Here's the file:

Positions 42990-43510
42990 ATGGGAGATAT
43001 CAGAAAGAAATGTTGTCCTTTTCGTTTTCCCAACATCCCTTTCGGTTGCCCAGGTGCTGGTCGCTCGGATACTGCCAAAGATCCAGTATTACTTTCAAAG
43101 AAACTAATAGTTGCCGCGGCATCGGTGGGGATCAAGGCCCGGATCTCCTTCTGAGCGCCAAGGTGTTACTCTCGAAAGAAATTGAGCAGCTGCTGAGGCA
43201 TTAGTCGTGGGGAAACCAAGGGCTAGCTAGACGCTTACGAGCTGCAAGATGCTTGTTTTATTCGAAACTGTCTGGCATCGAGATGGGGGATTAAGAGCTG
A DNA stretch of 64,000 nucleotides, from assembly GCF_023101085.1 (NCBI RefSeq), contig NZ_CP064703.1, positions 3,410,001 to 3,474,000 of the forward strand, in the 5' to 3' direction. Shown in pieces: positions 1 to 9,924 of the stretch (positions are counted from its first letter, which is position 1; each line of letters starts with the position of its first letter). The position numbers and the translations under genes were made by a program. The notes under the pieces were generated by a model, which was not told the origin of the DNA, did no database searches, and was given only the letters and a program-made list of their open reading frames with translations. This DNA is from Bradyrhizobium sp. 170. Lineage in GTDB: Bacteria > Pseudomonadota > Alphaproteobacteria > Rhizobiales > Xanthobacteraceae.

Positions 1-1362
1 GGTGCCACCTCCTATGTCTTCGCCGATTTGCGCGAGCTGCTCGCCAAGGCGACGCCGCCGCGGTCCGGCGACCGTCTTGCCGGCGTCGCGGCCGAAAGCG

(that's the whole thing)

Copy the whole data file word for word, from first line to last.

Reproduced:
Positions 42990-43510
42990 ATGGGAGATAT
43001 CAGAAAGAAATGTTGTCCTTTTCGTTTTCCCAACATCCCTTTCGGTTGCCCAGGTGCTGGTCGCTCGGATACTGCCAAAGATCCAGTATTACTTTCAAAG
43101 AAACTAATAGTTGCCGCGGCATCGGTGGGGATCAAGGCCCGGATCTCCTTCTGAGCGCCAAGGTGTTACTCTCGAAAGAAATTGAGCAGCTGCTGAGGCA
43201 TTAGTCGTGGGGAAACCAAGGGCTAGCTAGACGCTTACGAGCTGCAAGATGCTTGTTTTATTCGAAACTGTCTGGCATCGAGATGGGGGATTAAGAGCTG
A DNA stretch of 64,000 nucleotides, from assembly GCF_023101085.1 (NCBI RefSeq), contig NZ_CP064703.1, positions 3,410,001 to 3,474,000 of the forward strand, in the 5' to 3' direction. Shown in pieces: positions 1 to 9,924 of the stretch (positions are counted from its first letter, which is position 1; each line of letters starts with the position of its first letter). The position numbers and the translations under genes were made by a program. The notes under the pieces were generated by a model, which was not told the origin of the DNA, did no database searches, and was given only the letters and a program-made list of their open reading frames with translations. This DNA is from Bradyrhizobium sp. 170. Lineage in GTDB: Bacteria > Pseudomonadota > Alphaproteobacteria > Rhizobiales > Xanthobacteraceae.

Positions 1-1362
1 GGTGCCACCTCCTATGTCTTCGCCGATTTGCGCGAGCTGCTCGCCAAGGCGACGCCGCCGCGGTCCGGCGACCGTCTTGCCGGCGTCGCGGCCGAAAGCG